The Hayward Area Historical Society, 22380 Foothill Blvd., in Hayward recently unveiled a new exhibit entitled “Stitching Russell City Stories,” a history told with quilts, open Wednesday through Sunday from 10 a.m. to 4 p.m.

The exhibit is visual narrative of those who resided, worshiped and worked in Russell City through new story quilts made by master quilter Marion Coleman.  The exhibition will be on view at the HAHS Center for History and Culture through Aug. 2.

Russell City is a lost community of Hayward, but was once a patchwork of cultures made up of people from around the world. The community was razed in 1967 to make way for an industrial park, but former residents of Russell City still remember the town with great fondness.

“Because there’s so little physical evidence left of Russell City, this is a creative and unique way of telling the stories of the place,” says curator Diane Curry.


Check Trust Property Title Insurance PDF  | Print |  E-mail
Thursday, 07 May 2015 11:14

Transferring property into a Living Trust may nullify coverage

By Gene L. Osofsky, Esq. • Special to the Times

Q: My wife and I created a Living Trust some years ago and put our home in our trust. I recall hearing something on the radio recently about making sure that the transfer into our trust did not void our title insurance. Do you know anything about this?

A: Yes. You refer to the concern that the transfer of ownership of your home from you and your wife as individuals, to you and your wife as trustees, might nullify your title insurance coverage, depending upon the terms of your policy.

To understand this problem, and the appropriate “fix”, a bit of background is helpful:

Title insurance is a policy of insurance issued to the buyer of real property to protect against defects in title, easement disputes, liens, right of access and the marketability of title. But in order to be covered you must remain a named “insured” under the policy.

When you and your wife bought the property years ago, you likely took title in your individual names. When you later created your Living Trust, you presumably transferred title to yourselves ”as trustees.” The legal issue is whether you and your wife, as trustees, are still the named insureds under the policy.

This very question was decided against the homeowners by a California court a few years ago in a case called Kwok vs Transnation Title Ins. Co.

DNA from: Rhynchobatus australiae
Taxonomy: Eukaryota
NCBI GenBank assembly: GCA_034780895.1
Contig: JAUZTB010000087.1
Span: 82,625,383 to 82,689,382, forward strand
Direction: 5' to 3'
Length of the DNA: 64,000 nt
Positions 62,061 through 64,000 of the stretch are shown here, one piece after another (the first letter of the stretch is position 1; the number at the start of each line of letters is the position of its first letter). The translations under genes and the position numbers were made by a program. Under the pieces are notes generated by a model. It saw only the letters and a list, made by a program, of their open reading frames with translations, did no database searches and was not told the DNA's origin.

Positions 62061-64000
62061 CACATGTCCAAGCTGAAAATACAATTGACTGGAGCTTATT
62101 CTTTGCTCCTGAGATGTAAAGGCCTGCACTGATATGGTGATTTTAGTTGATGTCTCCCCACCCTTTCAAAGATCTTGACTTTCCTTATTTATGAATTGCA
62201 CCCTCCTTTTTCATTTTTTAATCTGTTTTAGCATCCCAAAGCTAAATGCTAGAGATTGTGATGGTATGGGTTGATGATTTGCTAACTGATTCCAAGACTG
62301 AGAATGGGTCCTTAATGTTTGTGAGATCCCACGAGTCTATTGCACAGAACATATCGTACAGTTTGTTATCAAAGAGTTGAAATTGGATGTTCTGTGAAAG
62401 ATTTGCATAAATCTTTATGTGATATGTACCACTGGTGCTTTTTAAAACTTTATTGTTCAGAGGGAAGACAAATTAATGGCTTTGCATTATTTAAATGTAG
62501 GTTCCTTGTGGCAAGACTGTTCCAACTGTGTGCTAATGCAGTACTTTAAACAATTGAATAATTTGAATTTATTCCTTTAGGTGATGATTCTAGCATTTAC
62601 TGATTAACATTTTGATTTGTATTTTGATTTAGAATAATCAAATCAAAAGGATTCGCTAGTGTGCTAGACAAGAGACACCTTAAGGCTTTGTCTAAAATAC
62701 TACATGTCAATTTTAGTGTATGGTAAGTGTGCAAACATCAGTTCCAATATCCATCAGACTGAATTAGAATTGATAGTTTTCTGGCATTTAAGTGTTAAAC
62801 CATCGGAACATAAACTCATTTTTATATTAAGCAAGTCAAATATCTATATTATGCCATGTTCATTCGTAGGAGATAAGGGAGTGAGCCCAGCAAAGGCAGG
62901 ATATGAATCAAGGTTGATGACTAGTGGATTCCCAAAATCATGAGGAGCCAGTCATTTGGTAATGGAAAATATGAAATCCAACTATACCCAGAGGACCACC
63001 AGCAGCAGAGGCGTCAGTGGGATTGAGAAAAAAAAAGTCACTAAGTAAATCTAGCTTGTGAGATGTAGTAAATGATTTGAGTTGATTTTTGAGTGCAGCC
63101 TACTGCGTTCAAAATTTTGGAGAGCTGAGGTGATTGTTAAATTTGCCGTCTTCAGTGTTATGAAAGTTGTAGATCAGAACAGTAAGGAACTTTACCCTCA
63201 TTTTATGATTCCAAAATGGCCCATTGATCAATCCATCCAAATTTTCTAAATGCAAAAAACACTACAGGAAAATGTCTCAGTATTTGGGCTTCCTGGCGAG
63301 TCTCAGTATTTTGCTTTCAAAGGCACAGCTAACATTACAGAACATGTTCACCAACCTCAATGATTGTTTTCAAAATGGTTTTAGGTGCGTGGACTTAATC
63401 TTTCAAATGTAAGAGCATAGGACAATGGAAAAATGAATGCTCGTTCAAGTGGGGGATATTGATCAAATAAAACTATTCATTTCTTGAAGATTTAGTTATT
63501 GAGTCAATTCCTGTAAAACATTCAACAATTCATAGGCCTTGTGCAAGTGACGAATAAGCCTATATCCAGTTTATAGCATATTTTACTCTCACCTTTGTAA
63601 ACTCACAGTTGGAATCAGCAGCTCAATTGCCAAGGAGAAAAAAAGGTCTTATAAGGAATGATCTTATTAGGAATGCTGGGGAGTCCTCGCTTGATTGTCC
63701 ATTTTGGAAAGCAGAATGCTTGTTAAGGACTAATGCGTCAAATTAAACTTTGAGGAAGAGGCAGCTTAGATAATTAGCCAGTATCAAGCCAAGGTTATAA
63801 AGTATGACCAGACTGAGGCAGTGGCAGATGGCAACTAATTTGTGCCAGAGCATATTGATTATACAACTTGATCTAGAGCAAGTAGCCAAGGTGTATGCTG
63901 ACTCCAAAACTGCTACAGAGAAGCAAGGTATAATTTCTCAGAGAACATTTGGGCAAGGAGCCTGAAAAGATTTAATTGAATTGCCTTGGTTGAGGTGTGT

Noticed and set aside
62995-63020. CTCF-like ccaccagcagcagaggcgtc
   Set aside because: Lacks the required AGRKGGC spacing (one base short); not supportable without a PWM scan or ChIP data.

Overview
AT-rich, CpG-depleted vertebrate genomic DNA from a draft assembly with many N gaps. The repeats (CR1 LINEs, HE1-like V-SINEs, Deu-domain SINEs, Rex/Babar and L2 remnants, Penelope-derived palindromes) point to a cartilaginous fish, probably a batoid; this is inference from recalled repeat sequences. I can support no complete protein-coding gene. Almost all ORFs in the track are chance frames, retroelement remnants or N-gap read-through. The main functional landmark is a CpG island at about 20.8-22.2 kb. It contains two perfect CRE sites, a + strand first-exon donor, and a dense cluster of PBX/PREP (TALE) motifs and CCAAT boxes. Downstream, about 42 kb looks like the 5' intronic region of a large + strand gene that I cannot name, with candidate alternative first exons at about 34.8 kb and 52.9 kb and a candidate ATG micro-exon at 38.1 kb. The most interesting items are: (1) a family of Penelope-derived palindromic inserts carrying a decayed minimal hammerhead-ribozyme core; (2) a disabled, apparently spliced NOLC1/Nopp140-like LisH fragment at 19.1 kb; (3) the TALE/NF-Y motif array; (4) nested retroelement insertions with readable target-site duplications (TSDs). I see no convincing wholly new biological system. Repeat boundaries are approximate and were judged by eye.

In that case, a couple created a Limited Liability Company (“LLC”) to acquire a piece of real property with the plan of constructing a home. Title insurance was issued at escrow closing in the name of the LLC.

Subsequently, the couple created a Living Trust and transferred the property from their LLC into their trust. During construction, an easement dispute arose with their neighbor, and they turned to their title insurance company for help.

The company denied coverage. It reasoned that the insured under the policy was the LLC, not the trustees of the Living Trust, even though the owners of each entity were the very same husband-and-wife. The Court agreed with the insurance company and upheld its denial of coverage.

Since then, many title companies have taken the position that a transfer of real property into a Living Trust nullifies the title insurance, especially with older policies.

In view of the above, I recommend the following:

(1) Check your title insurance policy for the definition of “insured.” Make sure that it continues to cover you if you transfer your home into your Living Trust, and contact your title insurance company to verify your reading of the policy;

(2) If you are concerned that it may not provide coverage, ask for a special endorsement to extend coverage to you and your wife in your capacity as “trustees.” The cost, if any, should be nominal.

It is unusual for title insurance problems to arise after purchase, yet if they do arise they can be very costly to resolve. Keep your title insurance in force. It takes only modest effort to either verify coverage on your existing policy or, if necessary, to purchase a special endorsement to preserve that coverage.

Gene L.  Osofsky is an elder law and estate planning attorney in Hayward. Visit his website at


FLEX Shuttle Offers Discounted Rides PDF  | Print |  E-mail
Thursday, 07 May 2015 11:13

The City of San Leanro offers transportation services for San Leandro residents age 60 years old and over and for people with disabilities.

The FLEX Shuttle can be accessed from any of the planned stops at specific locations, or along the shuttle bus route with San Leandro. The shuttle operates Monday through Friday from 9 a.m. to 5 p.m.

Enrollment is required to use FLEX Shuttle services. An application must be completed and submitted with required documentation and an annual registration fee of $20. After this payment, registered riders may use the FLEX Shuttle for no additional charge.

For more information and an application, call 577-3462.


Medication Management Made Easier PDF  | Print |  E-mail
Thursday, 16 April 2015 14:23

041615senBy Jim Miller • Special to the Times